Cultural Competence and Humility in Healthcare

Cultural competence and humility in healthcare

Currently, more than 40 million people living in the U.S. were born in another country. This figure represents one-fifth of the world’s immigrants. Nearly every country in the world is represented among U.S. immigrants. 

To provide high-quality care to patients from these diverse backgrounds, all healthcare professionals need to understand the principles of cultural competence and sensitivity in healthcare.  

Cultural humility references the ability to recognize the cultural differences of the patients, which can include their beliefs, values, and behaviors. Conversely, cultural competency refers to the quantifiable set of attitudes that allow healthcare professionals to work effectively within the cultural context of each patient.   

Recommended course: Cultural Competency in Healthcare: A Contemporary Perspective 

Cultural humility and cultural competence 

Cultural humility involves entering into a professional relationship with a patient by honoring the patient’s beliefs, customs, and values. It focuses on lifelong nurturing of self-reflection and self-critique, promotion of interpersonal sensitivity, addressing power imbalances, and promoting the appreciation of intercultural variation and individuality. This humility exemplifies respect for human dignity. 

An important part of cultural humility is identifying one’s own biases, self-understanding, and interpersonal sensitivity. Healthcare professionals seeking to develop humility should nurture an appreciation for the many facets of each patient, including their culture, gender, race, ethnicity, religion, sexual identity, and lifestyle. 

Cultural competency, on the other hand, is a skill that can be taught, trained, and achieved. It is a prerequisite to cultural humility, and it ends with the termination of the provider-patient relationship. On the other hand, cultural humility is an ongoing process, requiring continual self-reflection and self-critique. 

Self-reflection and self-critique 

Self-reflection and self-critique are lifelong processes that allow healthcare professionals to continually refine their understanding of themselves and their actions and reactions. It broadens and deepens their cultural understanding through introspection.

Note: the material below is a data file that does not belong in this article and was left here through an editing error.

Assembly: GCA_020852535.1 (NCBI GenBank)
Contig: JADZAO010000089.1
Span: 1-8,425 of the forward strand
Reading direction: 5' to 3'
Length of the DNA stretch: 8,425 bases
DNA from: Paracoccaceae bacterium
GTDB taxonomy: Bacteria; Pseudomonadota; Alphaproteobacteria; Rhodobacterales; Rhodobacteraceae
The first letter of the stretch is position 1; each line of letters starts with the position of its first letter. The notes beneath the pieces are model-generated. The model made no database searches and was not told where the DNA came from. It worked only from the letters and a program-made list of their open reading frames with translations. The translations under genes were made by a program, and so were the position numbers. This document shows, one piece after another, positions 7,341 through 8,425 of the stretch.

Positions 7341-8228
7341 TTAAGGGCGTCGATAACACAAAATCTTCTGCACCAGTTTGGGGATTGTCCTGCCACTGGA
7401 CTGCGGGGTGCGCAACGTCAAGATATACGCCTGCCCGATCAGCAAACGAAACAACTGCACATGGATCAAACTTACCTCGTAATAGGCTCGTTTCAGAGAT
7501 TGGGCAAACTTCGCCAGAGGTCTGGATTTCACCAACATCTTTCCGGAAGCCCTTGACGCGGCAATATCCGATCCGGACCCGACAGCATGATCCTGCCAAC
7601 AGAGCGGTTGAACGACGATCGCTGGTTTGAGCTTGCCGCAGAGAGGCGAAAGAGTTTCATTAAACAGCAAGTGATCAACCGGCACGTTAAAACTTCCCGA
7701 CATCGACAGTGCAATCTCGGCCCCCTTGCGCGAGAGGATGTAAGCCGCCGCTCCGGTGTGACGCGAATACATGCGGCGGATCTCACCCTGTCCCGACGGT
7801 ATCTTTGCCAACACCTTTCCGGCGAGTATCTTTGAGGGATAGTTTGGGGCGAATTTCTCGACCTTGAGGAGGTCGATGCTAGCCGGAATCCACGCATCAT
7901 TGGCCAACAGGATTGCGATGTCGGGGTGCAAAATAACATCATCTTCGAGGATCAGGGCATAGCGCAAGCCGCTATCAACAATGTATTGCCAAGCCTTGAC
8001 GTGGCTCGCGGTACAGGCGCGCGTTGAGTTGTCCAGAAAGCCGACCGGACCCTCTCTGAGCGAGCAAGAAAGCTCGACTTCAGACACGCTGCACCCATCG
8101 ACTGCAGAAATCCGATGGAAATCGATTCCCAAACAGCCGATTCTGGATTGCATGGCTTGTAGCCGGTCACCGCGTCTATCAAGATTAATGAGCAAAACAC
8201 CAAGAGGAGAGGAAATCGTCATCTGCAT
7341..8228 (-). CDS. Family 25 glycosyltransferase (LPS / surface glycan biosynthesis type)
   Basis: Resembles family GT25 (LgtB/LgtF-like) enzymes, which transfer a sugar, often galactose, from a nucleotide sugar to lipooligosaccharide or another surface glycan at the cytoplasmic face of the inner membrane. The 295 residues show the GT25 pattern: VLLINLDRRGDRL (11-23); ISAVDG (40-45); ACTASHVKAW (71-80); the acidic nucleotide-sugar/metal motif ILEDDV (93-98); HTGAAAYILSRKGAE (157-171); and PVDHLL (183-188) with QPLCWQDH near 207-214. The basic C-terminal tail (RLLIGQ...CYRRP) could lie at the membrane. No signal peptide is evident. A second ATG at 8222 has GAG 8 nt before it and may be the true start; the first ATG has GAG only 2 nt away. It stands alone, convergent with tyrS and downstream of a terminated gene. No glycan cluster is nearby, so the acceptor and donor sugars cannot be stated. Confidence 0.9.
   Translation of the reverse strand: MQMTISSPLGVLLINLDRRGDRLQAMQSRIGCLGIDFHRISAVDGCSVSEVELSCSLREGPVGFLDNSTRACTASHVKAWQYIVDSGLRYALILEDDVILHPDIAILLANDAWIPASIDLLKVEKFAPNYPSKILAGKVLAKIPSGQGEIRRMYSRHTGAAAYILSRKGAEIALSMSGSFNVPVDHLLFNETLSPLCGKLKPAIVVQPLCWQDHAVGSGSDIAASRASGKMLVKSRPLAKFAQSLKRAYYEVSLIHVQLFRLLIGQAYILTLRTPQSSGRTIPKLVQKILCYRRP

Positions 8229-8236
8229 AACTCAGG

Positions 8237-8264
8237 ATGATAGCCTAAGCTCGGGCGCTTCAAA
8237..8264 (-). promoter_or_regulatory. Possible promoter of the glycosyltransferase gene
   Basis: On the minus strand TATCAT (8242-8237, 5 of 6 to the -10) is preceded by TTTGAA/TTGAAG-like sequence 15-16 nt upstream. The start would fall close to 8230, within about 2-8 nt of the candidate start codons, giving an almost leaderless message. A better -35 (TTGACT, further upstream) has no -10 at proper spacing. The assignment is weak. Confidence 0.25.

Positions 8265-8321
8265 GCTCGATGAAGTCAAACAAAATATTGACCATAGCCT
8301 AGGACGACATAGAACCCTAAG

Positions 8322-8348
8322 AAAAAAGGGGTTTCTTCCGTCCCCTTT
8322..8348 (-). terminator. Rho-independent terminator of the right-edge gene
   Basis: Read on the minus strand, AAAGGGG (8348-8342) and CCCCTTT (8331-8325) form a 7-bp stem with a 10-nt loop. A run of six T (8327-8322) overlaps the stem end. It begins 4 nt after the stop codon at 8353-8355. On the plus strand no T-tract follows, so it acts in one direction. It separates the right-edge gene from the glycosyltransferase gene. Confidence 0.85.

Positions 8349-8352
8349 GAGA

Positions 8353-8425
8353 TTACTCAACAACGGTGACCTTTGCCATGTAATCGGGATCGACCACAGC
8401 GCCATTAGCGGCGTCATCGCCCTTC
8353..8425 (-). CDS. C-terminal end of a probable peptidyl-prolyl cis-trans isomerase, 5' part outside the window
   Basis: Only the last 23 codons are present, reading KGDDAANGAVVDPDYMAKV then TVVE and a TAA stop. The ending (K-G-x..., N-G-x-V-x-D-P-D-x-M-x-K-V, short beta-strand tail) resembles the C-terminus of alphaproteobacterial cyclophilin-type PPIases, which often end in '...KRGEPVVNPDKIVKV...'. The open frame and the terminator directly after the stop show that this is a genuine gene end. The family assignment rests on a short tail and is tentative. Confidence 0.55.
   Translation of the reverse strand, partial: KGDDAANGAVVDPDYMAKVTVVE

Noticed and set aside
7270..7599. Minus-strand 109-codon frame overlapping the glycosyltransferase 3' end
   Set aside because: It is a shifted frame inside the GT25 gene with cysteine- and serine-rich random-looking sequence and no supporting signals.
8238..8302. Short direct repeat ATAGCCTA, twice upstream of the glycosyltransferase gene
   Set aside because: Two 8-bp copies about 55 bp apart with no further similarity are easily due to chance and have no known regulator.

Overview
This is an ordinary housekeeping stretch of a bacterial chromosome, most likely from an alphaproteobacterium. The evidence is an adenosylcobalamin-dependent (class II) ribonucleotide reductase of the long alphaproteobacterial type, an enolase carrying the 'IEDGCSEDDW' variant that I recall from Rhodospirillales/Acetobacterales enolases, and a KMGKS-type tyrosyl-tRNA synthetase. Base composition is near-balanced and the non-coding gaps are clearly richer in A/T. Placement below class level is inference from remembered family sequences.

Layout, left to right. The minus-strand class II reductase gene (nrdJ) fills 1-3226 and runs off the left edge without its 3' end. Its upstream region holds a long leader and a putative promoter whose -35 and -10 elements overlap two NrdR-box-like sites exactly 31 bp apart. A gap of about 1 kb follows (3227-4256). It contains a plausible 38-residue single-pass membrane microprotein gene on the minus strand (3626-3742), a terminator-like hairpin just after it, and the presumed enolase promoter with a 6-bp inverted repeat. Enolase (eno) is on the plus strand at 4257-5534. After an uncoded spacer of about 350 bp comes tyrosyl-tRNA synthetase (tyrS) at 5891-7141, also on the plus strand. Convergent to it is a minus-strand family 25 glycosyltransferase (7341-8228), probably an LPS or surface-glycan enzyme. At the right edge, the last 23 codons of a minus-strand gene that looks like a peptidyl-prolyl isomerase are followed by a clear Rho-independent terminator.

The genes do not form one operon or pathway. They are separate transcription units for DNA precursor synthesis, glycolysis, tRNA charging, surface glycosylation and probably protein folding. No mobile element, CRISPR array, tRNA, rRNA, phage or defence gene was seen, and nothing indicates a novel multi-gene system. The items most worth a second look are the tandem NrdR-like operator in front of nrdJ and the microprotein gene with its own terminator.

Self-reflection means paying attention to one’s own thoughts, emotions, decisions, and behaviors. It is important for healthcare professionals to be able to self-reflect in real time as they deal with the variety of situations encountered in an ever-changing healthcare environment 

In some cases, healthcare professionals may attempt to take the emphasis off race, class, gender, and other areas of difference by denying the effect these aspects of diversity have on patients (e.g., “The only race I know is the human race”). While it may stem from good intentions, this attitude negates the experience the patients may have in the larger society, where they experience various degrees of marginalization based on their intersecting identities. 

Language and traditions 

Healthcare professionals must also be careful not to make sweeping generalizations regarding the characteristics or needs of any population. Patients are influenced by a variety of factors including level of acculturation, immigration experience, experiences with discrimination, and ability to speak English. Therefore, it is imperative for healthcare professionals to ask patients about their personal experiences and important events in their lives. 

For example, different cultures have different beliefs about the causes of illness, the role the healthcare providers, and the types of treatment methods. In some cultures, a traditional healer plays a significant role in patient care. In other cultures, patients rely on herbal remedies over Western medicine, while some patients prefer Western medicine over other options. Healthcare providers should understand their patient’s preferences to provide the optimal level of care.  

Along with cultural beliefs, language can also present a challenge to care. In cases where there is no shared language, interpreters may help minimize confusion and misunderstandings. While in-person interpreters have the additional benefit of translating nonverbal and body language, virtual interpreters are available 24/7. 

Assessment tools and treatment 

Healthcare professionals who practice cultural humility also recognize that assessment tools and treatment protocols may not be appropriate for all patients. Historically, many therapeutic strategies employed in patient care were developed without empirically supported research with ethnic minorities.  

However, healthcare professionals should not rely solely on manualized treatment protocols to guide their interventions. Such an approach might fail to appreciate patients’ unique experiences and the effect of differing social environments. Rather, healthcare professionals should adapt their treatment approach in accordance with the patients’ values, experiences, and preferences. They should also strive to understand the influence of the broader societal context.  

Facilitating a respectful partnership allows patients to take the lead in narrating their experiences. They can help identify personal treatment goals while healthcare professionals create an environment that appreciates patients’ perspectives. 

Culturally competent organizations 

Cultural competence and humility extend beyond just individual healthcare practitioners. It also impacts organizational practices and policies. Organizations must be committed to providing culturally sensitive care and promoting diversity within their staff.  

This might include offering cultural competency training to the staff. It may mean hiring staff from a diverse range of backgrounds and cultures. The policies and practices must also be in place to provide the best level of care to the patients.